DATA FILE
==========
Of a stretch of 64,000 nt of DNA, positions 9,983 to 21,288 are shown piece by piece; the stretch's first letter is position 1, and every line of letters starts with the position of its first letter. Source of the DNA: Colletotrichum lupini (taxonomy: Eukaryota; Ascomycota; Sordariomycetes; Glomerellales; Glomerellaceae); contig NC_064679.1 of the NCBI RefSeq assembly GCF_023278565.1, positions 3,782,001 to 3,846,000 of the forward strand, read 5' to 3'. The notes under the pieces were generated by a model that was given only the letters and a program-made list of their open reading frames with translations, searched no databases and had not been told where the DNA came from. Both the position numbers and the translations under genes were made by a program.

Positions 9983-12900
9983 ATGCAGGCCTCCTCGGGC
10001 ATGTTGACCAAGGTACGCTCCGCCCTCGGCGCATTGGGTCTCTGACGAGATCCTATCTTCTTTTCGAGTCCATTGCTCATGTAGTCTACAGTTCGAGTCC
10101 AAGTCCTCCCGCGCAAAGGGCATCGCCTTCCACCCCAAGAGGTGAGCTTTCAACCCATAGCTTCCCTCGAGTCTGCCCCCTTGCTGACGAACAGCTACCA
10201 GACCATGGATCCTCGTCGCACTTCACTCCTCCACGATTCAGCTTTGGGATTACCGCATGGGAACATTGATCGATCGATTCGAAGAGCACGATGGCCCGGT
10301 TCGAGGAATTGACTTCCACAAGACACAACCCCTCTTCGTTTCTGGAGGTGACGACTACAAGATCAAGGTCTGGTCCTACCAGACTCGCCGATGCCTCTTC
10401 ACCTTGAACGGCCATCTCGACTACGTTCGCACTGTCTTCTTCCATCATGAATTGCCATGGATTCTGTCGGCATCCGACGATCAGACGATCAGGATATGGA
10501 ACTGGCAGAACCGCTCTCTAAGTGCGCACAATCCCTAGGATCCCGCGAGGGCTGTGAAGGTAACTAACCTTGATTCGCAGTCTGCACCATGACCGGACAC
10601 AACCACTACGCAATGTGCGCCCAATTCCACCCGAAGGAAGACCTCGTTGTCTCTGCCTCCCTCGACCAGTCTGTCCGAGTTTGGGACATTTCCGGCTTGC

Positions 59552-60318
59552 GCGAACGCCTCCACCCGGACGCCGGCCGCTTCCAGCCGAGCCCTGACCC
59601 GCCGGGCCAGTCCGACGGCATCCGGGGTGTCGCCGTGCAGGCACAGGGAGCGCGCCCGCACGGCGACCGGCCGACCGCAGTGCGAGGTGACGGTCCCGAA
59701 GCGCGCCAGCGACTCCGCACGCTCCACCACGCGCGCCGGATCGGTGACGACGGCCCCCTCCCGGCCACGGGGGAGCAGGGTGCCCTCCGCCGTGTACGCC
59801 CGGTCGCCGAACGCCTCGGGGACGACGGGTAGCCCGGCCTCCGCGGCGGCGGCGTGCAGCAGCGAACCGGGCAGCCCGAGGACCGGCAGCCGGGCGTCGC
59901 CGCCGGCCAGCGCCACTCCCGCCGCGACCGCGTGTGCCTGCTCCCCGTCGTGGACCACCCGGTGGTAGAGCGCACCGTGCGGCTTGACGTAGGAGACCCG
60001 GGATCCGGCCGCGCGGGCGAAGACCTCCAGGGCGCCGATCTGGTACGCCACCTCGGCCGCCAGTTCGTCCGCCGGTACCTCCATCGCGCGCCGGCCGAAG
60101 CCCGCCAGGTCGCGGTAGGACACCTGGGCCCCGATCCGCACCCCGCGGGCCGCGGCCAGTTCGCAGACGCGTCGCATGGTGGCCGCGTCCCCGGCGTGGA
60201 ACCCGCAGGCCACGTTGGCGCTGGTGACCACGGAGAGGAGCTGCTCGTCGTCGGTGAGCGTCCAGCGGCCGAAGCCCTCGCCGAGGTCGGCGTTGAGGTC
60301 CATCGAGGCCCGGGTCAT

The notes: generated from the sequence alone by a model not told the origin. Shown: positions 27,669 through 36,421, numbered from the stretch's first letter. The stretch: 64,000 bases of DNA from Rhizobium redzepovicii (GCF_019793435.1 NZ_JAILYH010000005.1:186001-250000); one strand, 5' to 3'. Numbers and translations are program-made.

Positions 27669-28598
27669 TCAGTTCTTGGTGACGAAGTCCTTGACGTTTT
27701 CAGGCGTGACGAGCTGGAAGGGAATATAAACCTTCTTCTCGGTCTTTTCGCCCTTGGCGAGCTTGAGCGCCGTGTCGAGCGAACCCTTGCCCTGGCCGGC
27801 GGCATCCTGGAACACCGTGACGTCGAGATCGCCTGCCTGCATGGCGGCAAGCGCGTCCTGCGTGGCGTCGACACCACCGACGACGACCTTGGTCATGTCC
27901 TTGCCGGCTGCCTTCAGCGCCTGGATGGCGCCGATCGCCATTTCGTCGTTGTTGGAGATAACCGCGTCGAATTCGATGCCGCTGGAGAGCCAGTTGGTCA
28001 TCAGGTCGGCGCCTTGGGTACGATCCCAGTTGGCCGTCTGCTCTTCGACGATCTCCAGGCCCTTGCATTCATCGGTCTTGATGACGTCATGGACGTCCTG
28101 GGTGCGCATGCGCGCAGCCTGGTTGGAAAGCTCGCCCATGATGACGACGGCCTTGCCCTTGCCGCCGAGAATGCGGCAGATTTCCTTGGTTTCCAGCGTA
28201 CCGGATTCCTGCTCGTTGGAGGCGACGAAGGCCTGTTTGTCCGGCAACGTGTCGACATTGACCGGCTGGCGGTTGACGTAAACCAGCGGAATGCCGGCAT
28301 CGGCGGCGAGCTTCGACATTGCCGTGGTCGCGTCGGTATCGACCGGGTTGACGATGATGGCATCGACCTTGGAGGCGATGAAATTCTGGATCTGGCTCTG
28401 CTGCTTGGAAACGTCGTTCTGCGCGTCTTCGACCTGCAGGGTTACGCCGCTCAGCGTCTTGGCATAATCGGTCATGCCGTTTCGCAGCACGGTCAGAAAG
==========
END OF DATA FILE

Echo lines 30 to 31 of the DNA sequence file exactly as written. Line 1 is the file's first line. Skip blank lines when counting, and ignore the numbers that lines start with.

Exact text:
28301 CGGCGGCGAGCTTCGACATTGCCGTGGTCGCGTCGGTATCGACCGGGTTGACGATGATGGCATCGACCTTGGAGGCGATGAAATTCTGGATCTGGCTCTG
28401 CTGCTTGGAAACGTCGTTCTGCGCGTCTTCGACCTGCAGGGTTACGCCGCTCAGCGTCTTGGCATAATCGGTCATGCCGTTTCGCAGCACGGTCAGAAAG